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Wednesday, December 1, 2021

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The Princeton Review has recognized SDSU for the university's sustainability efforts. The Princeton Review has recognized SDSU for the university's sustainability efforts.
 


SDSU Named One of the Nation’s Most Environmentally Responsible Campuses

A cascade of sustainability initiatives, LEED certifications and academic offerings contribute to The Princeton Review’s recognition in its 2022 “Guide to Green Colleges.”
By Lainie Fraser
 

San Diego State University has once again been recognized for its commitment to sustainability by The Princeton Review

The annual “Guide to Green Colleges,” released on Oct. 26, recognizes institutions that are making exceptional commitments to sustainability and making environmentally responsible decisions on campus.

“As a university, we are proud to be recognized yet again for being a dedicated leader in sustainability,” said SDSU President Adela de la Torre. “Sustainability continues to be an aspect of the university’s identity and our strategic plan, as our campus community understands the importance of being environmentally responsible and the impact we are having on the future of our community and land.”
 
Of the 835 campuses considered this year, The Princeton Review chose 420 colleges based on 25 data points, including academic offerings, campus policies, initiatives, activities and the career preparation offered to students who are interested in green jobs.

The Princeton Review’s continued recognition of SDSU’s sustainability efforts aligns with the university’s strategic plan priority to build an environmentally sustainable future for the campus community and protect the legacy of the Kumeyaay land upon which the university resides. 
 
SDSU continues to prioritize environmental sustainability in its academic offerings and initiatives on campus, including a major and minor in sustainability and numerous other academic programs that focus on sustainability.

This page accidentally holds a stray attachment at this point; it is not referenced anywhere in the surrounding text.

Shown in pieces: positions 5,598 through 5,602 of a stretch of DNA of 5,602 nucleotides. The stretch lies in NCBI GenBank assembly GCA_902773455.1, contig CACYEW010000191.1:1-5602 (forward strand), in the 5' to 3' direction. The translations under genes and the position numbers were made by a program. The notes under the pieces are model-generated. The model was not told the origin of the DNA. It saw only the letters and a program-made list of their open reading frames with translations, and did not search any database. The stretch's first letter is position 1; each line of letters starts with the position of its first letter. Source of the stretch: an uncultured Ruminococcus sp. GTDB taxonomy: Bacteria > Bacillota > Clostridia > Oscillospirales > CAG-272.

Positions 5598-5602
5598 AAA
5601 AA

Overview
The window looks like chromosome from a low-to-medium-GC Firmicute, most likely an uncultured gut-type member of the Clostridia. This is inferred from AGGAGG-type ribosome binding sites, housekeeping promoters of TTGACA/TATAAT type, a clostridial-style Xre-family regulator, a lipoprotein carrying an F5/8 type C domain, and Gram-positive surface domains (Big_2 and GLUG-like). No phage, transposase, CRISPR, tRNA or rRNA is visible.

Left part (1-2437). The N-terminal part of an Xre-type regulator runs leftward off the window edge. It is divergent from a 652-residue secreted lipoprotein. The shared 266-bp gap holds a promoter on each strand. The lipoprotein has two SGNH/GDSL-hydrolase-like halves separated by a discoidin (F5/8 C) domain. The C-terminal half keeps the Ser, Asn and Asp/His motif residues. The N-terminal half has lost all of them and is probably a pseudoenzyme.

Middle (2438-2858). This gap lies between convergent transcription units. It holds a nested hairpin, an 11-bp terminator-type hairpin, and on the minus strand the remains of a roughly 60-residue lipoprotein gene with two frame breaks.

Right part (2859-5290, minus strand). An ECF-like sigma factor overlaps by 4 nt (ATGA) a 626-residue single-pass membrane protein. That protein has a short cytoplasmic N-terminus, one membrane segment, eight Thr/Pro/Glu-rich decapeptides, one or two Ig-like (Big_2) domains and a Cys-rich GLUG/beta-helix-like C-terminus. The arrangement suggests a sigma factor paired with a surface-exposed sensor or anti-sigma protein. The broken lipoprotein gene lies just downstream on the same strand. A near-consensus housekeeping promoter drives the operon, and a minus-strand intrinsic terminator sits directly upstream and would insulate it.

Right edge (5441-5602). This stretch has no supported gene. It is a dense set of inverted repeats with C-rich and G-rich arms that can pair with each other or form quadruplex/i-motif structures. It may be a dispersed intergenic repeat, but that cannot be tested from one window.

The university also remains focused on prioritizing sustainability in building construction on campus. SDSU has 14 buildings with Leadership Energy and Environmental Design (LEED) certification, including a LEED Double Platinum certification for the Conrad Prebys Aztec Student Union, with completion nearing on Aztec Recreation Center addition and renovation, also projected to achieve Double Platinum. SDSU is the only campus in the California State University system with two LEED Double Platinum buildings. Residential buildings with LEED certification include SDSU’s newest residential community, Huaxyacac, along with South Campus Plaza North, South Campus Plaza South, Tenochca, Tula and Zura. 
 
Other buildings that have achieved LEED certifications in recent years are the Mission Bay Aquatic Center, the Children’s Center, Storm and Nasatir Halls, the Aztec Recreation Center, Aztec Aquaplex and Viejas Arena. 
 
Through the strategic plan, and related to alternative transportation, SDSU has launched a pilot shuttle service between SDSU and SDSU Imperial Valley to improve the connection between the two campuses while eliminating individual commutes by faculty, staff, and students. In addition, SDSU has established the new Office of Energy & Sustainability and is in the search process for the inaugural director of the office. 
 
“With the new Office of Energy & Sustainability, SDSU will work to elevate the priority and focus of our efforts around areas such as energy conservation measures, greenhouse gas reduction, and sustainable policy and practices for the institution,” said Eric Hansen, SDSU associate vice president of Business Operations. 
 
The final phase of the strategic planning effort is to update SDSU’s Climate Action Plan this year with additional actions, which will allow for more aggressive timelines, and which will leverage and include both SDSU Imperial Valley and SDSU Mission Valley. 
 
Looking forward, construction on the new Aztec Stadium at SDSU Mission Valley continues with sustainability as a top priority,which is being designed to be LEED Gold certified . Nearly 90% of the old San Diego Stadium is being recycled or reused in the construction of SDSU Mission Valley. 
 
With San Diego and SDSU’s sustainability efforts in mind, SDSU Mission Valley aims to both harness the power of the environment and protect it. At full buildout across the SDSU Mission Valley site, more than 400,000 square feet of available roof space will incorporate solar panels, and each non-stadium building will be designed to achieve or exceed LEED Silver certification. The site is also designed with more than 80 acres of total park and open space, four miles of hike and bike trails, and nearly 70 varieties of California and San Diego native plants, trees, shrubs and grass will be planted.

More information on SDSU’s environmental and academic efforts and achievements can be found on The Princeton Review’s profile of the campus.